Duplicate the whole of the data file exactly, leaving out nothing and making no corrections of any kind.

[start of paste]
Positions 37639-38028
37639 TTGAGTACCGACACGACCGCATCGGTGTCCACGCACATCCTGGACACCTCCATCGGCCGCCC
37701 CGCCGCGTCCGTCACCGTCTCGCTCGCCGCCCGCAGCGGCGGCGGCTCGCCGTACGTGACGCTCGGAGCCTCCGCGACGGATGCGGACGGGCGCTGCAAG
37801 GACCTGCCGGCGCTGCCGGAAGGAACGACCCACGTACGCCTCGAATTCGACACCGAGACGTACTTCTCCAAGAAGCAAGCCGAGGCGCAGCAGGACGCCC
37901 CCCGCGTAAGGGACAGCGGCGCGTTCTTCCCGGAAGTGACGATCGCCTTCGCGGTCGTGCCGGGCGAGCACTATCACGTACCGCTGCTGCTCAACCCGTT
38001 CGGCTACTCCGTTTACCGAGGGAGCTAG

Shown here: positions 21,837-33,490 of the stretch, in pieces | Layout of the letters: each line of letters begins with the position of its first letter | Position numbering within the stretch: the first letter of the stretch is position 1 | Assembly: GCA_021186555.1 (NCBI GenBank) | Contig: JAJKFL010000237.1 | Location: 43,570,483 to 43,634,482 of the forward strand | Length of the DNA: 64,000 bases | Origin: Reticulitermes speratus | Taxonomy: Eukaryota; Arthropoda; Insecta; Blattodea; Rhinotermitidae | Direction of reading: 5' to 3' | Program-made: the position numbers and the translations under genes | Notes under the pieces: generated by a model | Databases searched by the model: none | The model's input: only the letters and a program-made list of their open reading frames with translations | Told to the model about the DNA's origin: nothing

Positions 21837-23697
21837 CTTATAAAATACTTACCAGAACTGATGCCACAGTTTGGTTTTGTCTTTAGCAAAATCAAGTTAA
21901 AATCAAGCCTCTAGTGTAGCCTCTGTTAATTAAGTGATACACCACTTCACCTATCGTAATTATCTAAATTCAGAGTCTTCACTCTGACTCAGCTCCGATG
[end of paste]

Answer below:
Positions 37639-38028
37639 TTGAGTACCGACACGACCGCATCGGTGTCCACGCACATCCTGGACACCTCCATCGGCCGCCC
37701 CGCCGCGTCCGTCACCGTCTCGCTCGCCGCCCGCAGCGGCGGCGGCTCGCCGTACGTGACGCTCGGAGCCTCCGCGACGGATGCGGACGGGCGCTGCAAG
37801 GACCTGCCGGCGCTGCCGGAAGGAACGACCCACGTACGCCTCGAATTCGACACCGAGACGTACTTCTCCAAGAAGCAAGCCGAGGCGCAGCAGGACGCCC
37901 CCCGCGTAAGGGACAGCGGCGCGTTCTTCCCGGAAGTGACGATCGCCTTCGCGGTCGTGCCGGGCGAGCACTATCACGTACCGCTGCTGCTCAACCCGTT
38001 CGGCTACTCCGTTTACCGAGGGAGCTAG

Shown here: positions 21,837-33,490 of the stretch, in pieces | Layout of the letters: each line of letters begins with the position of its first letter | Position numbering within the stretch: the first letter of the stretch is position 1 | Assembly: GCA_021186555.1 (NCBI GenBank) | Contig: JAJKFL010000237.1 | Location: 43,570,483 to 43,634,482 of the forward strand | Length of the DNA: 64,000 bases | Origin: Reticulitermes speratus | Taxonomy: Eukaryota; Arthropoda; Insecta; Blattodea; Rhinotermitidae | Direction of reading: 5' to 3' | Program-made: the position numbers and the translations under genes | Notes under the pieces: generated by a model | Databases searched by the model: none | The model's input: only the letters and a program-made list of their open reading frames with translations | Told to the model about the DNA's origin: nothing

Positions 21837-23697
21837 CTTATAAAATACTTACCAGAACTGATGCCACAGTTTGGTTTTGTCTTTAGCAAAATCAAGTTAA
21901 AATCAAGCCTCTAGTGTAGCCTCTGTTAATTAAGTGATACACCACTTCACCTATCGTAATTATCTAAATTCAGAGTCTTCACTCTGACTCAGCTCCGATG